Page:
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Raising Children Topics..

 
You are here : home > Raising Children > Fears and Anxieties > Separation Anxiety

Separation Anxiety

Babies do grow and mature and at some point parents will have to slowly begin to let go unless they want their children to grow up being clingy and timid. Every day parents should teach their babies to make their way in the world in a hundred little ways.

One-year-old babies are contrary creatures. Some days they scream if you step out of the room for a minute. On other days they are quite content exploring the world, leaving you to do your chores uninterrupted. This Jekyll and Hyde syndrome is the result of the constant push and pull between the child's awareness of her dependence on her parents and her early bids for independence. By the time she is one, your baby realises that parents are not mere slaves who cater to her every whim. They are her safety net, the people who watch out for her and protect her from the unknown in the big bad world. 

Parents have to walk a tightrope at this stage. They have to maintain a delicate balance between making sure that the child feels  and putting her feet on the road to independence. Parents tread a fine line
between being overprotective and unduly harsh. There is no tried and tested formula that can guide parents in this respect. It differs from parent to parent and child to child. Here are a few tips to help you
achieve this balance:

Don't sneak out of the house. Your child may be okay once you've gone, but when you return, she will probably stick to you like glue, terrified that you will abandon her again. She will be alert for the slightest indication that you may get up and leave. This will make her feel insecure. You could sneak out once in a while, but don't make a habit of disappearing. It's okay if you quietly sneak out after she's gone off to sleep. 
 
Do not exhibit hesitation or guilt when you have to go out leaving your child alone at home. Children are very sensitive and will pick up on your hesitation immediately, making them feel that their fear is justified. 

Take your child with you wherever you can. Don't worry that she may grow up to be clingy. She will outgrow this phase once she enters her teens and realises that it's much more fun to hang out with friends! In
addition, children grow up to be solitary, introverted and clingy if they are not exposed to many people. It has been observed that children who are used to being around different people right from a young age tend to be more independent and outgoing. Thus children who are brought up with love, care and are showered with attention from parents, grandparents, uncles, aunts and siblings, grow up to be confident, friendly and secure. 

Play games like Hide and Seek with your child. Disappear for a few minutes before reappearing. You could keep lengthening the time of your disappearance.In this manner, your child will feel that every time you disappear, you will return.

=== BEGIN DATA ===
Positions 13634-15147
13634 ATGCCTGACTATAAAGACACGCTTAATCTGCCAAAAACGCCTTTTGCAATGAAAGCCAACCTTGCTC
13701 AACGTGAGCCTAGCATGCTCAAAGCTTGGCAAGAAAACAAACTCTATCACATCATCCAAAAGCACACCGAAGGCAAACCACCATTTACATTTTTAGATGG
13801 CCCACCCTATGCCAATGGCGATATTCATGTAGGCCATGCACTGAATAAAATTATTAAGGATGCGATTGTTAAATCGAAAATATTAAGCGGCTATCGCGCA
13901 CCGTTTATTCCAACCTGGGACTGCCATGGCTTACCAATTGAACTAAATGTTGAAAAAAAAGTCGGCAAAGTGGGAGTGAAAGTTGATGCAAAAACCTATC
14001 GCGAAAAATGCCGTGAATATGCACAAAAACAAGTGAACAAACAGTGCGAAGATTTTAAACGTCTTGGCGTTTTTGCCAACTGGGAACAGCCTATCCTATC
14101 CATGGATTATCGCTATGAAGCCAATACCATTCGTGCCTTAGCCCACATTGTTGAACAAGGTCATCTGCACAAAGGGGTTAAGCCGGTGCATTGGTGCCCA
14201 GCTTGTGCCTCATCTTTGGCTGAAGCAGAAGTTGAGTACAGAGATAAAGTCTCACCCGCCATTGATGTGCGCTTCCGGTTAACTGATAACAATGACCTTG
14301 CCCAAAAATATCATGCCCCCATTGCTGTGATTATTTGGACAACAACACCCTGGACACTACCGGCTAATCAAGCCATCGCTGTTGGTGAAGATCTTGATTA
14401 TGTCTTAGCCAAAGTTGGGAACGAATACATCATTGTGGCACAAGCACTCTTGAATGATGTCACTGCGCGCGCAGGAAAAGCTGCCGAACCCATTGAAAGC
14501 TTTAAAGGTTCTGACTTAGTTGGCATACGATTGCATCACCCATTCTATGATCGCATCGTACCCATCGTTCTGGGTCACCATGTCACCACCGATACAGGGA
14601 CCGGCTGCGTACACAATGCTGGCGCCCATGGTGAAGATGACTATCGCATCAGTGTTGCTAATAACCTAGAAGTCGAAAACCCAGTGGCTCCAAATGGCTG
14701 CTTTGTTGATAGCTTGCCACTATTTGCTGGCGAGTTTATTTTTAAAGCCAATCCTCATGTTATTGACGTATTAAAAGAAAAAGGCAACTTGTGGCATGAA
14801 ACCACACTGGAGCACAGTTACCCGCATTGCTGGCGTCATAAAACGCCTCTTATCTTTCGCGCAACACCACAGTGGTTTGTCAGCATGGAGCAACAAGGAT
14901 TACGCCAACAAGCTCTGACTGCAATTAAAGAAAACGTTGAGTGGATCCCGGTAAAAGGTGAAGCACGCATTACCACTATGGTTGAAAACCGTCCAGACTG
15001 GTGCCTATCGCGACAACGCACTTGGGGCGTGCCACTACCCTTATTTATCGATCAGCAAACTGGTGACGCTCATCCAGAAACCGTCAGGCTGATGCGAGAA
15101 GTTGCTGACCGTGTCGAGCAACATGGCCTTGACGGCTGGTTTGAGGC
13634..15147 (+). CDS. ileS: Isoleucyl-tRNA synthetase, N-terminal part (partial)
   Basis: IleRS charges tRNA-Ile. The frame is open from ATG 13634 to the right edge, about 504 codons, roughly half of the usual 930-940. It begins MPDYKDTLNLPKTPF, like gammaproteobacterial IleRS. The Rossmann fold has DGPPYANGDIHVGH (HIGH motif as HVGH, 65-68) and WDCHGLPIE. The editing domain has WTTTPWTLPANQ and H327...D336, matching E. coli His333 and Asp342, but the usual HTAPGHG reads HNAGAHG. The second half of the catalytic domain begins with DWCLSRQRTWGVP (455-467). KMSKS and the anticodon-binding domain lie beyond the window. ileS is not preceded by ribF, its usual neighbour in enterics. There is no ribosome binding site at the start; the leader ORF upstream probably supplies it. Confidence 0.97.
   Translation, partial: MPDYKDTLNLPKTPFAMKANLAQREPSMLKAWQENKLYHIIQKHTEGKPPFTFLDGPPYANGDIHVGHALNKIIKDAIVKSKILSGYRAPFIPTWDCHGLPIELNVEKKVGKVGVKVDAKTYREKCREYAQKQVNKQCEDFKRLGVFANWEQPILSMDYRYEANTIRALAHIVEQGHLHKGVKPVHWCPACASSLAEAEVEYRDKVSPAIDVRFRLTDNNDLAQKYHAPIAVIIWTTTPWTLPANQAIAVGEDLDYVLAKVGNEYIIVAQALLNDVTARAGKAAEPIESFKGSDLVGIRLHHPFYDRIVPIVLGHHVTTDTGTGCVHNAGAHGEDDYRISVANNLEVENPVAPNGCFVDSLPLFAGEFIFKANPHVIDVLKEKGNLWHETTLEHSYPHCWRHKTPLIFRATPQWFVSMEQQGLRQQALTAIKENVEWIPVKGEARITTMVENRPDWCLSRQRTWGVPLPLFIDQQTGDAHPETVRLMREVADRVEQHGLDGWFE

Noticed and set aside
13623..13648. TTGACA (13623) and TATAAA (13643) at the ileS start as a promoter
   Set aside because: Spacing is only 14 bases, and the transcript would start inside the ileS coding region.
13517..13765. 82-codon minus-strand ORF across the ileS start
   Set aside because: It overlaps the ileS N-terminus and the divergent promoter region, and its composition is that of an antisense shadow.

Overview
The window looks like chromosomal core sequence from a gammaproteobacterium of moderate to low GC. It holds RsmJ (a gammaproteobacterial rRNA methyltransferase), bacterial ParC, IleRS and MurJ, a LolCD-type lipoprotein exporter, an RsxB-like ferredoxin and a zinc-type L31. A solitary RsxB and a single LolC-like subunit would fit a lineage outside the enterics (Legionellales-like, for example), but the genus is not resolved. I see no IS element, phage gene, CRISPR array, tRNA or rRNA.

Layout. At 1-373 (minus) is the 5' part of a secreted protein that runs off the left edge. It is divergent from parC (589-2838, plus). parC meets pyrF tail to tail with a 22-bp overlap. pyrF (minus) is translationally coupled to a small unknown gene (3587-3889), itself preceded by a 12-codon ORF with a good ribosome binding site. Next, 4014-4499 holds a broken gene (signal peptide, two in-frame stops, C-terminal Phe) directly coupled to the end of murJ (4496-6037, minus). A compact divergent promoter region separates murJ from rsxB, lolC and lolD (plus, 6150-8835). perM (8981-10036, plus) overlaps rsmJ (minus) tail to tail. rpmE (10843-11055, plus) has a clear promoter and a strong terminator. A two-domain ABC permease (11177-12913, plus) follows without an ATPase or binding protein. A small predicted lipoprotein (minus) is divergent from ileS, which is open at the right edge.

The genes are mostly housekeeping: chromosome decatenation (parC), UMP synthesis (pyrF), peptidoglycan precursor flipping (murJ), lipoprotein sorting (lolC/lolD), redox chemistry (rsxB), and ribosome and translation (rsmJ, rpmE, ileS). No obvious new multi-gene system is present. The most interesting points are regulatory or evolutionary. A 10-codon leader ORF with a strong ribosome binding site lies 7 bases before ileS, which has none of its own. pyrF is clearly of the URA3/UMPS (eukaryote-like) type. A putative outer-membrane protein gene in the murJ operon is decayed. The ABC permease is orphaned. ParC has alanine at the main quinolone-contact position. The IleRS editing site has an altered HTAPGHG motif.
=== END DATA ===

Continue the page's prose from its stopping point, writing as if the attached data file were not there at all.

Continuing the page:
Call your child from outside at least once. Your child will feel good at having spoken to you. 

Some schools of thought are of the opinion that babies should be placed in their separate rooms as early as possible, and if they start crying, they should be ignored. This may be hard, but proponents of this thought argue that in the long run it's best for your child, as she learns to cope on her own without relying on parental support. Of course, you can't leave your newborn baby to cry herself to sleep - your child should be more than a year old before you decide to harden your heart and take this step. This will teach her to become self-reliant and independent at a younger age.  Well, this may be true. After all, your baby will not cry forever, and somewhere deep within her conscience she will learn that she has no one to turn to but herself. But then don't expect your baby to develop a strong bond with you if you're not there when she needs you. The best thing to do would be to pick up your baby and console her whenever you can. There are going to be plenty of times when you won't be around to hold her and make her feel better (which is okay - don't feel guilty about not being there to wipe every tear that falls from her eyes), so on those few occasions when you are around, hold her tight.

If you want your baby to grow up into a confident, outgoing person, be there for her. The more you meet your child's needs now, the more secure she will be in the future. 

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9 Comments
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Asit.7 years ago
it's a nice article
 
 
 
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Ali.7 years ago
please send me your article
 
 
 
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daisa.7 years ago
good article
 
 
 
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ambika.7 years ago
not a good article
 
 
 
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rashmi.7 years ago
article is ok.but needs more detailing..
 
 
 
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Malathi.7 years ago
good one....to add on this
you can tell your child/kid that you are going out to office/market (tell them the truth) and would give a call and also would return soon...this will ensure the child that you would return and would be in touch.
1
 
 
 
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